Israeli Prime Minister Ehud Olmert is vowing to stay on the job, despite the release of a scathing report on his leadership during last summer's Lebanon War. Associates of the Prime Minister say he has no plans to step down, although an official government inquiry into the conduct of the war--the Winograd Report--assails his leadership, stating that Mr. Olmert's actions represent a
"serious failure in exercising judgment, responsibility and prudence." The report is equally harsh in its assessment of Defense Minister Amir Peretz, and Lieutenant General Dan Halutz, the Israeli Defense Forces Chief of Staff during the conflict. General Halutz retired earlier this year; Mr. Peretz, like his boss, has no plans to resign.
Despite his desire to hang on, it is difficult to see how Mr. Olmert (and his Kadima government) can survive the Winograd inquiry. Named after the retired Israeli judge who headed the investigation, the Winograd panel spent months probing Olmert's handling of the Second Lebanon War, the name now given to last year's conflict. While the report does not call on Olmert or Peretz to resign, its criticism is much stronger than expected, and it pulls no punches in assigning blame for Israeli failures against Hizballah.
Among the critical mistakes cited by the Winograd inquiry:
A) The decision to respond with an immediate, intensive military strike was not based on a detailed, comprehensive and authorized military plan
B) In making the decision to go to war, the government did not consider the whole range of options, including that of continuing the policy of 'containment', or combining political and diplomatic moves with military strikes below the 'escalation level', or military preparations without immediate military action -- so as to maintain for Israel the full range of responses to the abduction.
C) Support in the cabinet for this move was gained in part through ambiguity in the presentation of goals and modes of operation, so that ministers with different or even contradictory attitudes could support it.
D) Some of the declared goals of the war were not clear and could not be achieved, and in part were not achievable by the authorized modes of military action
E) The IDF did not exhibit creativity in proposing alternative action possibilities, did not alert the political decision-makers to the discrepancy between its own scenarios and the authorized modes of action, and did not demand - as was necessary under its own plans - early mobilization of the reserves so they could be equipped and trained in case a ground operation would be required.
F) [Political Leaders] failed to adapt the military way of operation and its goals to the reality on the ground. On the contrary, declared goals were too ambitious, and it was publicly states that fighting will continue till they are achieved. But the authorized military operations did not enable their achievement.
In other words, Mr. Olmert and his national security team rushed to war without a viable plan for prosecuting the conflict, without considering alternate possibilites, without the necessary preparation of reserve forces, and without calibrating military action to achieved stated goals. That's a damning indictment, by any standard.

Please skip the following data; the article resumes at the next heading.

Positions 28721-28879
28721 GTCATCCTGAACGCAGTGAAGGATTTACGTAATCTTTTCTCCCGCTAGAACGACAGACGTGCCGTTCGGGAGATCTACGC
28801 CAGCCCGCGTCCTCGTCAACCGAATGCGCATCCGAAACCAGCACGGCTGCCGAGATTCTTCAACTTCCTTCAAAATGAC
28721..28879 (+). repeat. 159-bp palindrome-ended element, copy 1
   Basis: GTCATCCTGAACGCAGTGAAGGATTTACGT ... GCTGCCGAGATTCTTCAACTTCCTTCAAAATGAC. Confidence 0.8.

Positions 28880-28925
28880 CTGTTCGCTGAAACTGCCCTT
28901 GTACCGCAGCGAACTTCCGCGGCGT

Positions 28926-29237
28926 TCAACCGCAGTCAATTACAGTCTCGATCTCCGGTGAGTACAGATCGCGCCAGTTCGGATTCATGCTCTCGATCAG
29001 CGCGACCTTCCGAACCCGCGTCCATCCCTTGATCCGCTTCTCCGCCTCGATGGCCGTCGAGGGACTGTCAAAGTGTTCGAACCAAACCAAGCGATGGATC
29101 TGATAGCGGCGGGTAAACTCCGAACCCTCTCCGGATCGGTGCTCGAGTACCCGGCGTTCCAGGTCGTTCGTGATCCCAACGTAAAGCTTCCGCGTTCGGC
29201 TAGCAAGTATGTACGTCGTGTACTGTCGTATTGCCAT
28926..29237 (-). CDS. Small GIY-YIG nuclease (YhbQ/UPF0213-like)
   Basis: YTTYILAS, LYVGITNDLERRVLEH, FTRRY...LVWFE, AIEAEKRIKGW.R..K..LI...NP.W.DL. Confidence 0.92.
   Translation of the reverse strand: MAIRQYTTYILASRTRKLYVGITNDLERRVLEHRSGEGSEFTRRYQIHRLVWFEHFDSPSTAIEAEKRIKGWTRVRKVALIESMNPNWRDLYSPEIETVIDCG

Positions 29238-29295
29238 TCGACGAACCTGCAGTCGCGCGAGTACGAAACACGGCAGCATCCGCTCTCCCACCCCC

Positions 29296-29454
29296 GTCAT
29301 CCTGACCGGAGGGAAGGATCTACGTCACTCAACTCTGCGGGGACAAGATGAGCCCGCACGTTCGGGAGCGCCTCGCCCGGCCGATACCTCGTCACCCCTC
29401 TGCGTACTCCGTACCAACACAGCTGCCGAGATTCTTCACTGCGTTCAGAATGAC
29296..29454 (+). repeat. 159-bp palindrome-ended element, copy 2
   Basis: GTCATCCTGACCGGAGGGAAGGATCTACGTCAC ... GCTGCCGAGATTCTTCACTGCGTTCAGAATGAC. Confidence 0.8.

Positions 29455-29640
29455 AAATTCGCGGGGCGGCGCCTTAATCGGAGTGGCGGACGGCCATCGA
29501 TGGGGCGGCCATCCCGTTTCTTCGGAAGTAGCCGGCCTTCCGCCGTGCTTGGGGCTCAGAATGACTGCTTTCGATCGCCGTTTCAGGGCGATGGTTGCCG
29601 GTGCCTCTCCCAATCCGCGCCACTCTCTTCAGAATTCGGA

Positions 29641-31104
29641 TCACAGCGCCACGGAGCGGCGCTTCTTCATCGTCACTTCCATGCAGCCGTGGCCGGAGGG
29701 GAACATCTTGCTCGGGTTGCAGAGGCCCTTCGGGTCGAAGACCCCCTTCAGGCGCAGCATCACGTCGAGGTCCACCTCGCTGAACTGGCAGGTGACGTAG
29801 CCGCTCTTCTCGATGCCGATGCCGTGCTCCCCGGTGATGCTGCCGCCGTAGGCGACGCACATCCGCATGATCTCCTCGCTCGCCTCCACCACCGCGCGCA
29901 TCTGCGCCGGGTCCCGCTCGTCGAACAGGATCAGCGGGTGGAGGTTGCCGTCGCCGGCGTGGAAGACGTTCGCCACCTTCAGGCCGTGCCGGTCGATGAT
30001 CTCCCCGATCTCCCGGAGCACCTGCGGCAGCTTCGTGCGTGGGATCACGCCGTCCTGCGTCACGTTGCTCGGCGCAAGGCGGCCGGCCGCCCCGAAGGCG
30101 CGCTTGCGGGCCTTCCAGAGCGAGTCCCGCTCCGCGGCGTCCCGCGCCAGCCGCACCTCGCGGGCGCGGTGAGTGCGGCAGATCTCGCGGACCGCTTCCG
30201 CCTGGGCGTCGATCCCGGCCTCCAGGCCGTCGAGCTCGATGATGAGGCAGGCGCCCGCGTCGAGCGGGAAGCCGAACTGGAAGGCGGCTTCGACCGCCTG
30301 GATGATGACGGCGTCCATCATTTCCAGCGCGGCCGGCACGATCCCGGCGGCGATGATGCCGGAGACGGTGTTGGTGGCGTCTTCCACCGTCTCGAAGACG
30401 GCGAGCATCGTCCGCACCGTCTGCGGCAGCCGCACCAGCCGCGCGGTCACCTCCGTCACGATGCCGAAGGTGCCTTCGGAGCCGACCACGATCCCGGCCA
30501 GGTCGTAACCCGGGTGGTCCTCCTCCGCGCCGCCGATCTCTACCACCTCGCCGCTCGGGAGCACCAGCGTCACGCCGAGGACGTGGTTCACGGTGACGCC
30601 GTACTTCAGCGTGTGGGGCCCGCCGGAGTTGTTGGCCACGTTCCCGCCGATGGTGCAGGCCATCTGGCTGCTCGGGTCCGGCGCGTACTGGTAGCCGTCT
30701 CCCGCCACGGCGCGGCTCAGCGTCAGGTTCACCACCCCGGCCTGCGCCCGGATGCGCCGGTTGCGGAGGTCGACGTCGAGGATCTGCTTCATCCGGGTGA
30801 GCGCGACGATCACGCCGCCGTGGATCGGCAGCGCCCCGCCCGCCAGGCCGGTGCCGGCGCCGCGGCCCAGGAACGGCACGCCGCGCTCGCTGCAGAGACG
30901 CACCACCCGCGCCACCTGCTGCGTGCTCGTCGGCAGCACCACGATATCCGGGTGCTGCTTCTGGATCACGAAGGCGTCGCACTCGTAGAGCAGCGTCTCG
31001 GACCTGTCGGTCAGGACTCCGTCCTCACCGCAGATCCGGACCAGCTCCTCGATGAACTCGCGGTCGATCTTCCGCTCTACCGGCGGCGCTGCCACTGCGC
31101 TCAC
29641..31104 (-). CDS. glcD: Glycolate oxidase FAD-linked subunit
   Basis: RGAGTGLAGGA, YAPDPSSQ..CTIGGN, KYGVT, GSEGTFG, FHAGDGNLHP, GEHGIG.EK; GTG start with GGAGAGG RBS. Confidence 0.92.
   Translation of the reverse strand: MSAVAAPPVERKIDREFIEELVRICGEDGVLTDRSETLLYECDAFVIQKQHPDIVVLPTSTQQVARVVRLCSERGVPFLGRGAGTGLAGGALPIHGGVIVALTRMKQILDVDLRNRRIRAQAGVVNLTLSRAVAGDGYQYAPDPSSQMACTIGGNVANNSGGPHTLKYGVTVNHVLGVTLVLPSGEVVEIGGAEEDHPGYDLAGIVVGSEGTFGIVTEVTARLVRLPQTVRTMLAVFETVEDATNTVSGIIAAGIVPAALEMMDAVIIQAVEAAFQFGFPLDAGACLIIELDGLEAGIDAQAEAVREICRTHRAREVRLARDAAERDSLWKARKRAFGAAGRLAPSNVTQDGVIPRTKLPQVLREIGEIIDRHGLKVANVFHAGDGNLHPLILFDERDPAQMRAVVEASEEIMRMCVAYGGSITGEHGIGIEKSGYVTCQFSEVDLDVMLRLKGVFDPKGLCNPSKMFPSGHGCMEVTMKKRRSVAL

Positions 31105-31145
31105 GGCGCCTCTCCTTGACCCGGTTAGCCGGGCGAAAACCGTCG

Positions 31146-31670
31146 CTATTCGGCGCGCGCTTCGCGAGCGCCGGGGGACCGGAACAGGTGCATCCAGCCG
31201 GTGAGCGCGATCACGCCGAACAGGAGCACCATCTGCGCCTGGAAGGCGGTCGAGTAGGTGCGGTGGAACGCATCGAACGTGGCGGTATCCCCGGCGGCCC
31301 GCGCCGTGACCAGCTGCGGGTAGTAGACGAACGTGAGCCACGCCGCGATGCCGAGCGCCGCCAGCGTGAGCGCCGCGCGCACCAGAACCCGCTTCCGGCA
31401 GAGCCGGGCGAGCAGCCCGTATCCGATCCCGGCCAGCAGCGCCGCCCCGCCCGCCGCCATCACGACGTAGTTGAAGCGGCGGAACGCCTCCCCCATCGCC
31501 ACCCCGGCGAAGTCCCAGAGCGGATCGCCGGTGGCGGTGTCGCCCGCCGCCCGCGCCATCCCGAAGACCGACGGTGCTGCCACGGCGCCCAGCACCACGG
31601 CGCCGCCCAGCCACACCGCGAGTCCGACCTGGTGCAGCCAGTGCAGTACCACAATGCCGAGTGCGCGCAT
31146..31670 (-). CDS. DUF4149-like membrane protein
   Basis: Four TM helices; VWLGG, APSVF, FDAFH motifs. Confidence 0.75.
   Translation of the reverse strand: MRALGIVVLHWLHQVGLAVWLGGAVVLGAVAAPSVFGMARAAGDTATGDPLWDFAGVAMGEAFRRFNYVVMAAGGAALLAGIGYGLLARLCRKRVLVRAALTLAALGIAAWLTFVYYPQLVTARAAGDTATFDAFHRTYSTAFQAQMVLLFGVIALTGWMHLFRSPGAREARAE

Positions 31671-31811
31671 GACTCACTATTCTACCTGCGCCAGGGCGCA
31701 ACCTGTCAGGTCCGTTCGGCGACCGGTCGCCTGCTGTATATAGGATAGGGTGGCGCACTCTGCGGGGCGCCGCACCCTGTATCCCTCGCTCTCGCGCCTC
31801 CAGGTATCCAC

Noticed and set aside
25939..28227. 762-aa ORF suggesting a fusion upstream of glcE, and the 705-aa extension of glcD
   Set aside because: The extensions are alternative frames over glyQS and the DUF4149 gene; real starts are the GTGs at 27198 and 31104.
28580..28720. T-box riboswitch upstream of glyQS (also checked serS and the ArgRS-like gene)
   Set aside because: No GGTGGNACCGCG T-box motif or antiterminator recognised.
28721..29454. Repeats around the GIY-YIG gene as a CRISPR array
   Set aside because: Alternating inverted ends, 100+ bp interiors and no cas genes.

In many respects, the Winograd Report seems to mirror an earlier assessment, conducted by retired Israeli Major General Giora Romm. General Romm's analysis, which was released last fall, concluded that Israel suffered from "conceptual collapse" during the Second Lebanon War, by failing to define strategic objectives, understand the importance of time, and never developing an exit strategy. Romm also faulted Israeli leaders for not understanding the importance of Hizballah's Katyusha rockets, which became a symbol of the conflict--and a barometer for battlefield success:
"One of the amazing phenomena of this war was the very low important that the political and military echelon gave to Katyusha deployments...it was only toward the last week of the war that both the IDF and the government truly understood that this Katyusha story would determine the whole issue of who won the war."
As we noted last August, the real issue is whether Israel's political and military leaders have absorbed the lessons of the Lebanon conflict, and will avoid similar mistakes in the future. Two-thirds of Mr. Olmert's national security team remains in place, and they have yet to articulate a coherent strategy for dealing with the Hizballah threat, so the answer to that question appears to be "no." Reading between the lines of the Winograd Report, it seems clear that panel members have no confidence in Mr. Olmert or Mr. Peretz. Nor should they; almost a year after the Second Lebanon War, it is painfully clear that Israel suffered from calamitous failures of leadership, mistakes that can be corrected only through the selection of a new Defense Minister--and a new Prime Minister.
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